Anyone for Haggis?

Anyone for Haggis?

Shop ’til you drop – have to say I was impressed by the shopping in Edinburgh…and I’ve been to some good shopping cities. The Old Town shops seem to be mostly geared to tourists, though I’m sure there are some interesting finds if you spend time really looking. The New Town definitely has plenty to offer including large department stores and high street chains in Princes Street and smaller stores one street back on pedestrianised Rose Street. Then there’s a nice collection of more upmarket shops on George Street which aren’t all top price designer stores…more of the Coast, Hobbs, LK Bennett and Anthropologie variety…and there are some nice bars for a post shopping cocktail.

Eat, drink, sleep

There are stacks of places to stay in Edinburgh of every shape, size and price point. On recommendation from a friend I stayed at The Edinburgh Residence which offers suites in converted town houses. It turned out to be a sister hotel and just around the corner from the Bonham where I stayed last time. Both are in the West End area, just a short walk from the top of Princes Street and filled with lovely terraces, crescents and small streets with inviting small shops and eating places.

Perfect place to relax

Perfect place to relax

I’d enjoyed the stay at the Bonham, but the Residence was perfect for a colder time of year as the suites have a large living  area with comfortable sofas – ideal for getting warm, relaxing and recharging after a day exploring the city. Another treat is that breakfast is served in the suite any time before 11am, so no rush to get up and ready after a night on the town.

Talking of which the array of places to eat, drink and be entertained is vast. The Old Town scene mostly focuses around Cowgate and Grassmarket where there are plenty of pubs and clubs. It tends to be a boozy affair often populated by large groups and stag and hen parties, so my preference was for the New Town.

Guildford Arms

Guildford Arms

For drinks there are classic Victorian pubs like the Guildford Arms and the Cafe Royal Circle Bar, both in West Register Street, which provide plenty to look at as well as to drink. Both do food too though I didn’t eat there. In contrast there are also much more modern cocktail bars like Amicus Apple on Frederick Street which has quirky decor and a great drinks list.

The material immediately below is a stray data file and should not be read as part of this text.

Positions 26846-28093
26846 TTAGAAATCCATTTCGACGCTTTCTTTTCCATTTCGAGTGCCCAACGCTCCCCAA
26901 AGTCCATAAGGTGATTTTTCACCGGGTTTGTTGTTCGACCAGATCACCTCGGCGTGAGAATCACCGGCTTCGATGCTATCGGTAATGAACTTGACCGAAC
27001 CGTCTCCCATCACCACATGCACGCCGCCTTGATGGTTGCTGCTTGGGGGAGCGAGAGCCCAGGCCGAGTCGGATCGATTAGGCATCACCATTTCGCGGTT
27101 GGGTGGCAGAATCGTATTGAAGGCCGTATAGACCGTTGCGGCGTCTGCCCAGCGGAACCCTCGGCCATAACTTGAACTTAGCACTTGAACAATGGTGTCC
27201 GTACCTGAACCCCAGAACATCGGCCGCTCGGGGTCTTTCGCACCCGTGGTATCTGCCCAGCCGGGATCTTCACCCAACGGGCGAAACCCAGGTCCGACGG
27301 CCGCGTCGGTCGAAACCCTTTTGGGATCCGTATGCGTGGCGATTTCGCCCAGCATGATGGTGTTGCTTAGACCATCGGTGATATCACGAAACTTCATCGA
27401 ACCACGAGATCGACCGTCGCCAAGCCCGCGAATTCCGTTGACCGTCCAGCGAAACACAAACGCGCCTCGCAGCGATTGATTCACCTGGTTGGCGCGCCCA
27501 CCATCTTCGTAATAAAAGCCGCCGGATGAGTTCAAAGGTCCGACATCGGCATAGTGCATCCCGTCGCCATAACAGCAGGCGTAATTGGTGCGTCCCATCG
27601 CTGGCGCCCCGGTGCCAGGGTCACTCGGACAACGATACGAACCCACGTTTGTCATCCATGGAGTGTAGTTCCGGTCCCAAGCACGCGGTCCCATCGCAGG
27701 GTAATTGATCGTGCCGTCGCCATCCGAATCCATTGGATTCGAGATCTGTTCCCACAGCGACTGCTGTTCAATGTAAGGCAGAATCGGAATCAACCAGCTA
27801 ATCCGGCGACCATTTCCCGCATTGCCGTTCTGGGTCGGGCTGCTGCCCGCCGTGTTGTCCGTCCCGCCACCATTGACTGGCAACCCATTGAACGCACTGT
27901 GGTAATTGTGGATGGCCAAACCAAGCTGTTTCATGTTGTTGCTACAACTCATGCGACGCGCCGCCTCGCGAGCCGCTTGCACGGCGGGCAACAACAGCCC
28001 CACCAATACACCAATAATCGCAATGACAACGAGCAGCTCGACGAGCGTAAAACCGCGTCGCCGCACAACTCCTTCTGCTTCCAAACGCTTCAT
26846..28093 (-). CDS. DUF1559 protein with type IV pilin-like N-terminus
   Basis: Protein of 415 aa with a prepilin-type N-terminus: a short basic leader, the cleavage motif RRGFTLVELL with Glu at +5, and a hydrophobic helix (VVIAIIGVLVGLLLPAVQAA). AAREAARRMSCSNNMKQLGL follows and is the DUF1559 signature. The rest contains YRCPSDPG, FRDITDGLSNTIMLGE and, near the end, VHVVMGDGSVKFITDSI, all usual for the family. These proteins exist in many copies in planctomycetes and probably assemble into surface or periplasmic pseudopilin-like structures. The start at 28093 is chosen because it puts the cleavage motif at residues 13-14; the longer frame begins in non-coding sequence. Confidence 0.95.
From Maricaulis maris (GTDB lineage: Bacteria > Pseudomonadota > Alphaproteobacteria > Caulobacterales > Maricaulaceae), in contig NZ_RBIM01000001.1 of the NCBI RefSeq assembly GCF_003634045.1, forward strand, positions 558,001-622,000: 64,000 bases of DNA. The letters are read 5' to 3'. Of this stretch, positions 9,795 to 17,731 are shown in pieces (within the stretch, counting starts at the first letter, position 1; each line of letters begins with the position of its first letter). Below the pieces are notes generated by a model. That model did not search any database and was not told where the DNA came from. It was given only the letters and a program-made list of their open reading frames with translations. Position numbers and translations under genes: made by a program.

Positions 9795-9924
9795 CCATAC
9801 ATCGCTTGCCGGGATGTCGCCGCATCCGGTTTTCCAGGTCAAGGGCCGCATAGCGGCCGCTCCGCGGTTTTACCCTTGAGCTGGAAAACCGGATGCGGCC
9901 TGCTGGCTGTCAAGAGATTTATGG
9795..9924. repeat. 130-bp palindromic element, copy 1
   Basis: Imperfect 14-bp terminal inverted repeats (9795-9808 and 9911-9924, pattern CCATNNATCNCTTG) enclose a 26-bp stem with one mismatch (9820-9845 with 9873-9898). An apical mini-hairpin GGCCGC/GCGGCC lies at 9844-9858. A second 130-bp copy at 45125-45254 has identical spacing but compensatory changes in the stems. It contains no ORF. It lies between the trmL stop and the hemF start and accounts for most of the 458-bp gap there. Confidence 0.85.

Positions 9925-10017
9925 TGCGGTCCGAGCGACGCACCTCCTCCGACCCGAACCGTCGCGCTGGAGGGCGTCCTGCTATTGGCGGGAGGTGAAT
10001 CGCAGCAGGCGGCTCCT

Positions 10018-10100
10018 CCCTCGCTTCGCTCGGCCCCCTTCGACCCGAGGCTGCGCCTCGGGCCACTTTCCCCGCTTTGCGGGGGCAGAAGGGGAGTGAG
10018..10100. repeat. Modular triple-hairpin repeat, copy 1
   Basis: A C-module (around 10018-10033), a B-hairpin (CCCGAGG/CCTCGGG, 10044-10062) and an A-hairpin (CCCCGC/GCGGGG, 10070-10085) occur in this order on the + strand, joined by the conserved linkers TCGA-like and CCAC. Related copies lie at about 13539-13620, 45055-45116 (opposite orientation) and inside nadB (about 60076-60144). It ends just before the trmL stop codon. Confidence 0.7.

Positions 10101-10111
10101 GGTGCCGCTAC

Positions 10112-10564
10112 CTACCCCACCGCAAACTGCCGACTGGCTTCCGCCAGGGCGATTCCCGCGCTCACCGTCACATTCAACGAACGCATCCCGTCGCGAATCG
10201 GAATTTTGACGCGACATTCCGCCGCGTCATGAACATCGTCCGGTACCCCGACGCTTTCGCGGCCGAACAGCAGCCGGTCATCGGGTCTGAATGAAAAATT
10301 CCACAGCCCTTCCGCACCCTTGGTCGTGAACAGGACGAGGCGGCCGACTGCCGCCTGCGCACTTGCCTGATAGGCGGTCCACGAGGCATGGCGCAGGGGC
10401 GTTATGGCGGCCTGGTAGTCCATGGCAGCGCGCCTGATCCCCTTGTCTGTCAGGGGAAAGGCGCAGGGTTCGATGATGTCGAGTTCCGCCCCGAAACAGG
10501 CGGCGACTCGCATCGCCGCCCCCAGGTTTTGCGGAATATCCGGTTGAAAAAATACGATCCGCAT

Eating wise I’ve read that Edinburgh has more restaurants per head of population than any other UK city and it certainly has something to satisfy every palate and budget. I had a great meal before the New Year’s Eve Street Party at the Dogs on Hanover Street, which refreshingly wasn’t forcing patrons to choose from a set menu at double the usual price.

Howies of Waterloo Place is another very nice spot at the foot of Calton Hill and has a sister restaurant in the very pretty Victoria Street in the Old Town. For lovers of French food, La P’tite Folie in Frederick Street is a small good value bistro offering plenty of classic dishes, while those who are interested in whisky might enjoy a visit to Whiski bar in the High Street part of the Royal Mile. I found it to be an ideal place to stop off for lunch when strolling the mile; even had veggie haggis on the menu which my friend tried and thought was rather good. Lots of places seem to have ‘sisters’ and this one is the Whiski Rooms in North Bank Street which is much bigger and also offers tastings and a shop.

So that’s Edinburgh…for now at least, as I have a strong suspicion I’ll be back to visit again in the warmer weather.